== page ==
Automaker admits failures and agrees to federal oversight, buy backs and record penalty
WASHINGTON – U.S. Transportation Secretary Anthony Foxx announced today that Fiat Chrysler Automobiles has acknowledged violations of the Motor Vehicle Safety Act’s requirements to repair vehicles with safety defects and will submit to rigorous federal oversight, buy back some defective vehicles from owners, and agreed to a $105 million civil penalty, the largest ever imposed by the Department’s National Highway Traffic Safety Administration.
The enforcement action comes after a July 2 public hearing at which NHTSA officials outlined problems with Fiat Chrysler’s execution of 23 vehicle safety recalls covering more than 11 million defective vehicles. Fiat Chrysler has since admitted to violating the Safety Act in three areas: effective and timely recall remedies, notification to vehicle owners and dealers and notifications to NHTSA.
“Today’s action holds Fiat Chrysler accountable for its past failures, pushes them to get unsafe vehicles repaired or off the roads and takes concrete steps to keep Americans safer going forward,” said Secretary Foxx. “This civil penalty puts manufacturers on notice that the Department will act when they do not take their obligations to repair safety defects seriously.”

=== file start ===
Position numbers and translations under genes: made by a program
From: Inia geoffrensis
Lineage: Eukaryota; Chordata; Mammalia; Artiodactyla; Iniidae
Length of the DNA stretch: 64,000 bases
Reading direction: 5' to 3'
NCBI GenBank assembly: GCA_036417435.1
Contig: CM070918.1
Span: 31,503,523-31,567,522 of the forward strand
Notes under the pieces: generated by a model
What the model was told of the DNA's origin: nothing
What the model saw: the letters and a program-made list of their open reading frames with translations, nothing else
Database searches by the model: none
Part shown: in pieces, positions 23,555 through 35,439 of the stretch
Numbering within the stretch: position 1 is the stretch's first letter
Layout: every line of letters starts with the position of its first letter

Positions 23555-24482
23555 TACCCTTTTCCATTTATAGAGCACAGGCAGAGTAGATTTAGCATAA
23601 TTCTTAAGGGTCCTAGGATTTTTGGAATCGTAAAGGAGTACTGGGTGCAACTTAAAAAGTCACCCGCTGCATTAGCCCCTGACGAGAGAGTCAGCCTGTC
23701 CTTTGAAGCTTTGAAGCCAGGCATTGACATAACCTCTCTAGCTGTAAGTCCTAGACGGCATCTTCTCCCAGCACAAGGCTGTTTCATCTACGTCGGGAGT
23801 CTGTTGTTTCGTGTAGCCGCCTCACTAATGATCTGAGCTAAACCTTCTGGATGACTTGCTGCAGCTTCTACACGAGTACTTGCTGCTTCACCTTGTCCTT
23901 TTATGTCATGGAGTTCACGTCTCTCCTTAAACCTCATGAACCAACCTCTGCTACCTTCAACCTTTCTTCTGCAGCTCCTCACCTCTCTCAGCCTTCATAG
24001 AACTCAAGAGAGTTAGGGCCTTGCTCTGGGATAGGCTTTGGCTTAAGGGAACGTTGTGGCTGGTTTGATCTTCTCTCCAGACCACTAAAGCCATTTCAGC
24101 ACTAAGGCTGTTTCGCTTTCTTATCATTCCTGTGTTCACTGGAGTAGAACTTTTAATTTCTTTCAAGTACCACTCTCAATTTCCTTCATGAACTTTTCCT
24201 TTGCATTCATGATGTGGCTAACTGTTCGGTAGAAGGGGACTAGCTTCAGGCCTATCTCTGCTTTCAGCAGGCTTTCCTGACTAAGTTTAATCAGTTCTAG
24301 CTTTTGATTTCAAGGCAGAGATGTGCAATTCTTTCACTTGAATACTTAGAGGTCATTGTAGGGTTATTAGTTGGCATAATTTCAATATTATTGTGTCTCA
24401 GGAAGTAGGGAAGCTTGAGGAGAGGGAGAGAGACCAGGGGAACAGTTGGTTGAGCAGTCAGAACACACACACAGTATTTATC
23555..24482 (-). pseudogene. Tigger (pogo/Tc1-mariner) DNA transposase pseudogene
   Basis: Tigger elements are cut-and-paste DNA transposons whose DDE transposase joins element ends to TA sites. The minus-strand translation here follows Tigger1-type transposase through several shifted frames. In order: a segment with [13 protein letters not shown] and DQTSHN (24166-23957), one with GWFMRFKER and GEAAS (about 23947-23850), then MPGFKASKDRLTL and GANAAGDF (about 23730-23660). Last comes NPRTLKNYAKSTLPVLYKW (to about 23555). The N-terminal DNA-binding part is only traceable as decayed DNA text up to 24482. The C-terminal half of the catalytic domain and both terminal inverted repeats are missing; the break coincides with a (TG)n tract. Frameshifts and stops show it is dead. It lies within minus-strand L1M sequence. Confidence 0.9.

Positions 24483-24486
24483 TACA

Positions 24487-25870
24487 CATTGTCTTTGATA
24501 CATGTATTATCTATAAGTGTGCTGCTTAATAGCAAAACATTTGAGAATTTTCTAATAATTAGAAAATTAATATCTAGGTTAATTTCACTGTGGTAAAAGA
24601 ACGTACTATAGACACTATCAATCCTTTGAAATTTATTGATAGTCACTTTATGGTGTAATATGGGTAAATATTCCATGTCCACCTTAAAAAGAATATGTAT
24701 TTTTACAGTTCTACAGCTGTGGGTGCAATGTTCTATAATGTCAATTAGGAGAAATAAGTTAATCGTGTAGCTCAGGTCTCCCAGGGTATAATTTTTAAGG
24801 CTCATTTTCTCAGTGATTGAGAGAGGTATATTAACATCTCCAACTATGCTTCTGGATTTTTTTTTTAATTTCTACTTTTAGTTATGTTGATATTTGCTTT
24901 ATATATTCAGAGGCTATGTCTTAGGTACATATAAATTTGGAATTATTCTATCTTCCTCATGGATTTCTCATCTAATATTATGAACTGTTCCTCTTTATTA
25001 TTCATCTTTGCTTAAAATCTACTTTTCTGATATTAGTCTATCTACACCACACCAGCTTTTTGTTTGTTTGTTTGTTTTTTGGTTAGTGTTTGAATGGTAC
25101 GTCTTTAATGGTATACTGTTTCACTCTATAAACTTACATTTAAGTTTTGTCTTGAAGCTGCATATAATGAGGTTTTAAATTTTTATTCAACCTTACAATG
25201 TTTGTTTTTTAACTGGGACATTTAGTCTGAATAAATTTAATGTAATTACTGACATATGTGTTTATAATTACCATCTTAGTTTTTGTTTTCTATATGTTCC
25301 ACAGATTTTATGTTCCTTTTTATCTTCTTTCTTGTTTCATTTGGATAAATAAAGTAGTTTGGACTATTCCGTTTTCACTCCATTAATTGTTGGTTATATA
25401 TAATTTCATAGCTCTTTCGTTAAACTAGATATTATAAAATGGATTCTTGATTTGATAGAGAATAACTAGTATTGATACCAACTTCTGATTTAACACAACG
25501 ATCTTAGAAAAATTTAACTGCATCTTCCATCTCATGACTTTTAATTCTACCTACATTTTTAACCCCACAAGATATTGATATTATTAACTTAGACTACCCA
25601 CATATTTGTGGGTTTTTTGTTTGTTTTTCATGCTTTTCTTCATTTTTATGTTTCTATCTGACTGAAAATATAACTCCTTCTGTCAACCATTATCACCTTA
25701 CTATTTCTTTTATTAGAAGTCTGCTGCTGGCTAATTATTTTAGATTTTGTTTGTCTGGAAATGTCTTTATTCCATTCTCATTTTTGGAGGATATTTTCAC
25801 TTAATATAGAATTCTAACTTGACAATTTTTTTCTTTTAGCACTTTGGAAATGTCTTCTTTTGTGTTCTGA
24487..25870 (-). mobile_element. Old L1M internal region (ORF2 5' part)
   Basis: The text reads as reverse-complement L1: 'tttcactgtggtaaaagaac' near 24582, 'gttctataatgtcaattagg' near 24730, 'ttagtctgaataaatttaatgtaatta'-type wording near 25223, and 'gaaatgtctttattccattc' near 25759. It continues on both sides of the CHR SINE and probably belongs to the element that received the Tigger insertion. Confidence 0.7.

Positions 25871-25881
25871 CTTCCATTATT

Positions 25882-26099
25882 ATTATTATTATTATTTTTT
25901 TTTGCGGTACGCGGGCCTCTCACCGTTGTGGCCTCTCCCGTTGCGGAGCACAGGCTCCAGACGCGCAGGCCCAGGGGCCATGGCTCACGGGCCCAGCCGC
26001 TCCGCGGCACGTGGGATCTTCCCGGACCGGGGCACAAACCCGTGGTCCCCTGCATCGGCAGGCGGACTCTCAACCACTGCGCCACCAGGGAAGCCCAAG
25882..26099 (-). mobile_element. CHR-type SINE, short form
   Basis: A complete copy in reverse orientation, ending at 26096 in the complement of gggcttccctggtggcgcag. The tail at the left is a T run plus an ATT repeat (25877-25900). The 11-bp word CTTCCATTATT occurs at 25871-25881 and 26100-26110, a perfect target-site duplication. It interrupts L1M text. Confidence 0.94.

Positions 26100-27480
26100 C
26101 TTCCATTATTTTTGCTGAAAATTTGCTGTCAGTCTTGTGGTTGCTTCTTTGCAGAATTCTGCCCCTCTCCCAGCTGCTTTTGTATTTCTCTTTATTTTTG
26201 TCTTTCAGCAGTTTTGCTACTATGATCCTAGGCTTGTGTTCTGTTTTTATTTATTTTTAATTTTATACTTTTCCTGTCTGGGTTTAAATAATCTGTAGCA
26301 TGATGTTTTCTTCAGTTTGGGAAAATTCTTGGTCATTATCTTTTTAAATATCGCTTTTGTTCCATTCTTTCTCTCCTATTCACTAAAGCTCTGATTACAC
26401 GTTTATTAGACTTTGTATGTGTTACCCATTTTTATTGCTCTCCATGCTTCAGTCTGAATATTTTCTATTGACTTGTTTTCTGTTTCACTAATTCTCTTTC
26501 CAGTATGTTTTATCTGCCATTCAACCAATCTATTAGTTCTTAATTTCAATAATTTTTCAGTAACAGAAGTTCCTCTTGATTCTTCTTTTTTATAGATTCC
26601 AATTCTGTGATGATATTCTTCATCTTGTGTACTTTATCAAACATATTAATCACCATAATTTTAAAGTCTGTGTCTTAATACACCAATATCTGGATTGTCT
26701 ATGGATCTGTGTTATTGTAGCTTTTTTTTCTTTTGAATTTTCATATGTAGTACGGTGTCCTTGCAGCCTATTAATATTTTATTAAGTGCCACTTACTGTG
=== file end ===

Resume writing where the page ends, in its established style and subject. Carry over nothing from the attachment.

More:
In a consent order issued by NHTSA, Fiat Chrysler commits to take action to get defective vehicles off the roads or repaired. Owners of more than half a million vehicles with defective suspension parts that could cause the vehicle to lose control will have the opportunity to sell their vehicle back to Fiat Chrysler. Owners of more than a million Jeeps that are prone to deadly fires either will have the chance to trade their vehicle in for above its market value, or will receive a financial incentive to get their vehicle remedied.
The consent order requires FCA to notify vehicle owners eligible for buybacks and other financial incentives that these new options are available.
The automaker also agrees to unprecedented oversight for the next three years, which includes hiring an independent monitor approved by NHTSA to assess, track and report the company’s recall performance.
“Fiat Chrysler’s pattern of poor performance put millions of its customers, and the driving public, at risk,” NHTSA Administrator Mark Rosekind said. “This action will provide relief to owners of defective vehicles, will help improve recall performance throughout the auto industry, and gives Fiat Chrysler the opportunity to embrace a proactive safety culture.”
The company must pay a $70 million cash penalty – equal to the record $70 million civil penalty the agency imposed on Honda in January. In addition, Fiat Chrysler must spend at least $20 million on meeting performance requirements included in the Consent Order. Another $15 million could come due if the independent monitor discovers additional violations of the Safety Act or the Consent Order.